Last night I met the patient who’s probably going to be the first to die while I’m actually taking care of them.

Mrs. Buckley is in her 80s. She and her husband are still living in their home. Yesterday morning she suddenly collapsed, in the middle of a sentence. CT scan at the ER didn’t show anything remarkable, although by this time she was intubated and barely responsive to painful stimuli. An emergency MRI was arranged, and I caught up with her in the radiology suite, as Dr. Isakson had sent me to see her right away. The main thing to be seen were her eye movements, constantly rolling back and forth, back and forth, unfocused, unaware of surroundings. The nurses and I were very puzzled by this, but Dr. Isakson later dismissed them as “roving eye movements,” indicating brainstem function without cortical input.

I went to talk to her family and try to get some more history. They were all sitting in a small “family room” in the ER (why are the family rooms always dark brown and green, with low lighting? I wonder whether this color scheme helps, or not). In spite of myself, it was a rather dramatic entrance, because they all thought I would have something new to say. . . And all I could do was ask her poor husband to relive his last moments with his wife again.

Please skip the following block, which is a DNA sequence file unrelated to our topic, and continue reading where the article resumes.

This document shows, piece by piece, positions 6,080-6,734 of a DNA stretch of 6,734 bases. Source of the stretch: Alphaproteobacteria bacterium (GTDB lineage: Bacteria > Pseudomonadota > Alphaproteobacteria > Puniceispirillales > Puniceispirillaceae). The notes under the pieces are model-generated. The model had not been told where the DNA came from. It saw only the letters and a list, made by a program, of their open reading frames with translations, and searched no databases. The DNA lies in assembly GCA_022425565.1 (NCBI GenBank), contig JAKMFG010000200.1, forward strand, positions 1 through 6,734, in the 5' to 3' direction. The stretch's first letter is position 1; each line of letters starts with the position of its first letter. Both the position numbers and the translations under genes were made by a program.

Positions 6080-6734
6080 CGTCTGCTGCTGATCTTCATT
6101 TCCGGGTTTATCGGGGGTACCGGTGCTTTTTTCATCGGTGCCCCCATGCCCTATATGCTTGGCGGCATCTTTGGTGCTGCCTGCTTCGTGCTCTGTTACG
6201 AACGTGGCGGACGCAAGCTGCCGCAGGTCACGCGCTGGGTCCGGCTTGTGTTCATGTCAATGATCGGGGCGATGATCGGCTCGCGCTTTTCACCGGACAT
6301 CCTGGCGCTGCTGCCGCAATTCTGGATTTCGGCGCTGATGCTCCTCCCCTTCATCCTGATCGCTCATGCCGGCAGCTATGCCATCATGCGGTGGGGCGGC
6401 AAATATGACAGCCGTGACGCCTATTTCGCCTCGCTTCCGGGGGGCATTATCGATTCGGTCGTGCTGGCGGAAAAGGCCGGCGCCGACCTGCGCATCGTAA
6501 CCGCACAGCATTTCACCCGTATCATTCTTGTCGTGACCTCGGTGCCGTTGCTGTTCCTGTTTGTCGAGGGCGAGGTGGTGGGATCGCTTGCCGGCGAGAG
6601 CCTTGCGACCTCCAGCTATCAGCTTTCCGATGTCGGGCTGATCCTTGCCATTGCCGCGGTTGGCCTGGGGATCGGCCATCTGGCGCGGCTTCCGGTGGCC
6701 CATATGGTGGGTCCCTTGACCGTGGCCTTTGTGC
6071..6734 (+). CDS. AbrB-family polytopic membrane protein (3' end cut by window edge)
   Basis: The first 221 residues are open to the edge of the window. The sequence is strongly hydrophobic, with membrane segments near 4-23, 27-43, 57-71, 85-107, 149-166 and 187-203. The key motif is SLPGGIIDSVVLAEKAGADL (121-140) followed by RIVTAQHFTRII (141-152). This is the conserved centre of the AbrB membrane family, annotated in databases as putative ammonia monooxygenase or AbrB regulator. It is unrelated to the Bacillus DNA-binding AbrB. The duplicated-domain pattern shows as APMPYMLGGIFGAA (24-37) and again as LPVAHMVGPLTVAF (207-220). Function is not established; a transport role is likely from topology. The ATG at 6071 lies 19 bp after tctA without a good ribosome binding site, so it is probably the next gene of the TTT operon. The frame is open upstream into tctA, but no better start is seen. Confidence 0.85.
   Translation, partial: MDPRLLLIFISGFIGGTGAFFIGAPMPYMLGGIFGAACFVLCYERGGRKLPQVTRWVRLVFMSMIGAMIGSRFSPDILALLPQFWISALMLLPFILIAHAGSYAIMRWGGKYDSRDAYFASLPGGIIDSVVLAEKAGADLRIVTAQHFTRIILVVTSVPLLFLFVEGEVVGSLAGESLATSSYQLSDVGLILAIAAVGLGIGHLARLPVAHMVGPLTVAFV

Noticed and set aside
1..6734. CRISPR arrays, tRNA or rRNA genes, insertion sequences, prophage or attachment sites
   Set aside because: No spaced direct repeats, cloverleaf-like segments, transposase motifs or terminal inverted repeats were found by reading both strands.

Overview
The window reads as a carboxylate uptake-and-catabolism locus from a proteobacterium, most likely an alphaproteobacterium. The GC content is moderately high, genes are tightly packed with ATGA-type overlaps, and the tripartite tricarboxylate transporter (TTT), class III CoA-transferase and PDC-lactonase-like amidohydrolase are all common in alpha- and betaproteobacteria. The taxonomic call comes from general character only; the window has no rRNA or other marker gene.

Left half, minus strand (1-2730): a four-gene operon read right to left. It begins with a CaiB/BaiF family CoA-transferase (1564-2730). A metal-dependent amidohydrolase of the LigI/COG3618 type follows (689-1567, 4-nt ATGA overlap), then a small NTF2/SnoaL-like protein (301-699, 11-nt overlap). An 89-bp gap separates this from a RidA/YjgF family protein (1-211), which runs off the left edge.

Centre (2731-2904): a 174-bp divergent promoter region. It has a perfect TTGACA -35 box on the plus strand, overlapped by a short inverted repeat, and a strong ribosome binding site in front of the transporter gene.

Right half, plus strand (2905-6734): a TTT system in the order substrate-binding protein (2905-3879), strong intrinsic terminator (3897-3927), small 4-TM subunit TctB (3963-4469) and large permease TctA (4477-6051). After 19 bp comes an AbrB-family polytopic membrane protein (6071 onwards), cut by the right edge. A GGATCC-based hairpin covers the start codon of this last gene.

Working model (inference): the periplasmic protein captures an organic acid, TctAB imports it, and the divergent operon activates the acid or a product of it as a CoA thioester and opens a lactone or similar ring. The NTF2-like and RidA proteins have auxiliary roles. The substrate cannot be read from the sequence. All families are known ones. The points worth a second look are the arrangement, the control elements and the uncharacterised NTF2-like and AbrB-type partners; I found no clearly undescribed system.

Dr. Isakson broke his rule, and looked at the MRI pictures as soon as they were done, before seeing Mrs. Buckley. Now, when an elderly person drops down and doesn’t regain consciousness within a few minutes, it’s never a good deal. For Mrs. Buckley, it was a very bad deal. The entire front half of her brain was dark: no blood flow, totally ischemic. The MRA (angiogram) confirmed the unbelievable: both internal carotids were completely invisible. Only the vertebral arteries were visible, joining into the basilar artery that lies at the base of the brain and feeds the brainstem. The only possible explanation was that one carotid had become chronically occluded, and then that day a clot from somewhere suddenly occluded the other side. The end. (It would be too improbable for two such huge clots to enter both carotids at once.) Once she was settled in the ICU, we found that her neuro exam matched pretty closely: absolutely no cerebral function, and already a few brainstem reflexes disappearing.